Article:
Nyameka is a part-time student. She was a coordinator of the Eco-School Programme at Mfulamhle Combined School from 2007-2010. She is currently the deputy chairperson of Amawushe Environment Forum at Umzimkulu in KZN. Her research interest is in what need to be done at Mfulamhle Combined School so that teachers can incorporate School Environmental Education Programme when teaching, in order to equip learners with skills for future use and for the benefit of the community.
Nyameka is also keen about encouraging learners to take advantage of opportunities outside instructional programmes in school thereby enabling them to perform better in school studies. Nyameka’s provisional research title is "How to enhance School Environmental Education Programme at Mfulamhle Combined School to enrich the Curriculum.”
Morakane Madiba, from Johannesburg, Gauteng (South Africa).
Morakane is a full time student. She has worked as a personal assistant for Dr Jack Harington who worked on Tasmanian devil cancer. She worked as the Nature Conservationist and Project Manager in the internship program with South African National Parks (SANParks). Morakane has also worked as Invasive Alien plants Researcher (in the internship program) with South African National Biodiversity Institute (SANBI) in the Early Detection and Rapid Response (EDRR) unit.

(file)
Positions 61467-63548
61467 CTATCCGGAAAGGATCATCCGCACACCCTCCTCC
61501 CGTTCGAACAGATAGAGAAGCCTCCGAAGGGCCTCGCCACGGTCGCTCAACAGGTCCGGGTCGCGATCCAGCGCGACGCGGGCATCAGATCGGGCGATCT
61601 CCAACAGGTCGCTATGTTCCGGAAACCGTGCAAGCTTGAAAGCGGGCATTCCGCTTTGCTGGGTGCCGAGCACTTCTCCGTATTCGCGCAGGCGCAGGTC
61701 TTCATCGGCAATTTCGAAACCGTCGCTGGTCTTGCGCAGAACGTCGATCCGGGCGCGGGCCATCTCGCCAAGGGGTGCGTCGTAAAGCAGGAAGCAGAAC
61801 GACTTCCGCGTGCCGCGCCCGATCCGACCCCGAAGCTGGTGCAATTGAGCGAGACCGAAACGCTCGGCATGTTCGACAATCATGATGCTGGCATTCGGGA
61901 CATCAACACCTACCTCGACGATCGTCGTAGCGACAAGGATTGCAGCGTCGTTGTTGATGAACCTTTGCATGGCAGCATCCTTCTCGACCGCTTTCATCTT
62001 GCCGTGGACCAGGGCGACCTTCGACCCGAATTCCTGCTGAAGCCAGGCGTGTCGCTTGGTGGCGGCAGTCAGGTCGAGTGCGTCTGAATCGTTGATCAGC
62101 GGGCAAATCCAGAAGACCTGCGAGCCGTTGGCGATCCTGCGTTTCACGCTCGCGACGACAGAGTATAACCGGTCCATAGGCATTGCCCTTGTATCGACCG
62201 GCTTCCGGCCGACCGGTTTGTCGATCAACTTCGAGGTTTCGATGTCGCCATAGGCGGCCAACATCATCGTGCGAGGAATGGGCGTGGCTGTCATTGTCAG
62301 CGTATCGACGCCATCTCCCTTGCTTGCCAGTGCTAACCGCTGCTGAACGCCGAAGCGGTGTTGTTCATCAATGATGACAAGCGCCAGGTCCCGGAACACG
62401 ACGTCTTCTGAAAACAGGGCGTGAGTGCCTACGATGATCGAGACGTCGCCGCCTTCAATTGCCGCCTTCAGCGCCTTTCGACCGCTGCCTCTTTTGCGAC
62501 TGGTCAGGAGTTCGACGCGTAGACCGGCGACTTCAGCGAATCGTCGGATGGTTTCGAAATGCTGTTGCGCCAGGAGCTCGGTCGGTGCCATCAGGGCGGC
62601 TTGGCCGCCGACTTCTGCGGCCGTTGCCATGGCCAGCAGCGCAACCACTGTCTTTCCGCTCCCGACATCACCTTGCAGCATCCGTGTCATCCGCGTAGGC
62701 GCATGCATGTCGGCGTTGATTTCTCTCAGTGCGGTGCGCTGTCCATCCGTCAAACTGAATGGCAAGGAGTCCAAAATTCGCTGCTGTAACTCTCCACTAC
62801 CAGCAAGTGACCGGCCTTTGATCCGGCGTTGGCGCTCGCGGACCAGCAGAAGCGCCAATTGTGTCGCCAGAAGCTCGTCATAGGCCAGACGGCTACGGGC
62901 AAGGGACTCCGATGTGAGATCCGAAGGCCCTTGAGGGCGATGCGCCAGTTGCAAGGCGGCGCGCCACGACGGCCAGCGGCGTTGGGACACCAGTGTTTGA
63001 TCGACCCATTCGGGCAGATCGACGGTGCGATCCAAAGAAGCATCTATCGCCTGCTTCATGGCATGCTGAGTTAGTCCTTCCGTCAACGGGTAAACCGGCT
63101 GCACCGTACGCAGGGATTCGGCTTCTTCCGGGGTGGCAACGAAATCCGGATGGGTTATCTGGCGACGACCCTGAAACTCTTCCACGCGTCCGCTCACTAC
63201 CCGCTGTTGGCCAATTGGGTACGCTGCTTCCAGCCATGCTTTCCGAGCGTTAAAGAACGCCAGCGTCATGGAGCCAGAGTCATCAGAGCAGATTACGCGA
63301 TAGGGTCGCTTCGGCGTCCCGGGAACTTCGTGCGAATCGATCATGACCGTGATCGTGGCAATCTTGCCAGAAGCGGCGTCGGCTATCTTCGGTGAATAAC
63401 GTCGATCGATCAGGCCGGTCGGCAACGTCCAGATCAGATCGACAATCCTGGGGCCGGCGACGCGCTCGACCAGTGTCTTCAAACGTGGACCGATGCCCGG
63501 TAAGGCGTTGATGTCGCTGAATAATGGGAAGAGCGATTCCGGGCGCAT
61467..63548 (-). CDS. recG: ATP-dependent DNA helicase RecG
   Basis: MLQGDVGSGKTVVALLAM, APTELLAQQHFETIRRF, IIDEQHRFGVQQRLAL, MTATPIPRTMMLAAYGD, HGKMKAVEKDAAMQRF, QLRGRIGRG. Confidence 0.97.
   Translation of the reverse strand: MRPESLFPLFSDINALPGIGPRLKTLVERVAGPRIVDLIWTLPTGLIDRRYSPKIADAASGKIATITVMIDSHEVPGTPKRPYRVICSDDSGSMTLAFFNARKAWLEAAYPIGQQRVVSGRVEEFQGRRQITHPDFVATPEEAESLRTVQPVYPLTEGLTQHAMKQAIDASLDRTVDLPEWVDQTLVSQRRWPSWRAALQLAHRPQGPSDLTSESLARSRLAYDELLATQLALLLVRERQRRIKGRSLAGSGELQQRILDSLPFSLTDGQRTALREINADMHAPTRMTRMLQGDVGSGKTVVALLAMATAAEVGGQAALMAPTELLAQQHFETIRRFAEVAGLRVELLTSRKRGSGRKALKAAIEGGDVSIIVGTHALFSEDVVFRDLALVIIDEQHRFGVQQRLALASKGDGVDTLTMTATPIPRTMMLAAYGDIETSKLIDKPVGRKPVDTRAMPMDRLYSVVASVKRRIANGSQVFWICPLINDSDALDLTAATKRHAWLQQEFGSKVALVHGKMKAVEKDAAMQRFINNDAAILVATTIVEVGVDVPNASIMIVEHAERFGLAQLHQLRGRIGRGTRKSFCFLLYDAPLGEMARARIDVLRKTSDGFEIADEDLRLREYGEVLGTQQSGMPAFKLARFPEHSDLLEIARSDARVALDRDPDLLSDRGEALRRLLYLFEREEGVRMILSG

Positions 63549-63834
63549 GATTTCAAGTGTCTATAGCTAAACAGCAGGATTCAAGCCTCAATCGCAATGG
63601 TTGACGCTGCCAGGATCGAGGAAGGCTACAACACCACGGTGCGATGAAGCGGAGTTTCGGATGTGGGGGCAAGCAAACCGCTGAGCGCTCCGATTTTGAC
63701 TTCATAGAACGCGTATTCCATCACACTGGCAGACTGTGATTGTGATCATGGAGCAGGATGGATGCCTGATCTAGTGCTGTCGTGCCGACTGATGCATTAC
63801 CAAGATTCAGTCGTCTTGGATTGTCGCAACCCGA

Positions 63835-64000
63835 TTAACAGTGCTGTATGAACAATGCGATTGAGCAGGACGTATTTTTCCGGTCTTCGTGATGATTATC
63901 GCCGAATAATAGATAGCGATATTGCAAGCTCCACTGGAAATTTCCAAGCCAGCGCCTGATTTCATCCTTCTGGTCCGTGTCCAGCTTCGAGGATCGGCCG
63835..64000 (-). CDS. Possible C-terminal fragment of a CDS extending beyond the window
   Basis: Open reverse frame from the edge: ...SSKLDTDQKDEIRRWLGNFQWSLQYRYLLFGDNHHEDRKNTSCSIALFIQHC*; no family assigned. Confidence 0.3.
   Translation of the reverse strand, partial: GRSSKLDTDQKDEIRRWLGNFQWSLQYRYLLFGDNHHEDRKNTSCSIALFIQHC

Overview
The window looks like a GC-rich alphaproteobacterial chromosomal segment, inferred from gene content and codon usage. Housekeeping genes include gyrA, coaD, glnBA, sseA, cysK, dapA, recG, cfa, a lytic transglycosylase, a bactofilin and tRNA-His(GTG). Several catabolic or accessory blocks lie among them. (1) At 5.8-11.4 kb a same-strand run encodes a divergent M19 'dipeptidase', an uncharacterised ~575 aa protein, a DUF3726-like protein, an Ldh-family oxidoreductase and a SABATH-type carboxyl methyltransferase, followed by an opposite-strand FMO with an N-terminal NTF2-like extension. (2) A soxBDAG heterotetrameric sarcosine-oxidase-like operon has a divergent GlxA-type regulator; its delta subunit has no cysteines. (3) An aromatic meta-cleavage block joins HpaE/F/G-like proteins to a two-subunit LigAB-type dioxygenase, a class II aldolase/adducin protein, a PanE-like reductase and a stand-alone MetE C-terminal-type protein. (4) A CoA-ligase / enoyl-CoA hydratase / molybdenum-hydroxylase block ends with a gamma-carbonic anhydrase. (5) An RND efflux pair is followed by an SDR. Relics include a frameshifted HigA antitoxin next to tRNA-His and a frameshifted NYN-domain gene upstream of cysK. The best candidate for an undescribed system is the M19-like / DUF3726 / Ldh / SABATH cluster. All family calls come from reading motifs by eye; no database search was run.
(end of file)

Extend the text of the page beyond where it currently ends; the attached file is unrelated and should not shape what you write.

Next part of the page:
In her current masters research, she is interested in scientific, social and educational research that aims at improving the lives [inclusive of health, values, technical, ecological, economic and political development] of the public, especially those who are under capacitated/disadvantaged groups, through empowerment of adequate and relevant skills and knowledge. She is particularly interested in synergies between the youth and decision-makers who are willing to work hard and innovate to better the lives of all. Her provisional research title is “Investigation of the role of training in a 2.5 year incubation model to strengthen full participation in workplace occupations: A case study of GroenSebenza Internship Programme”.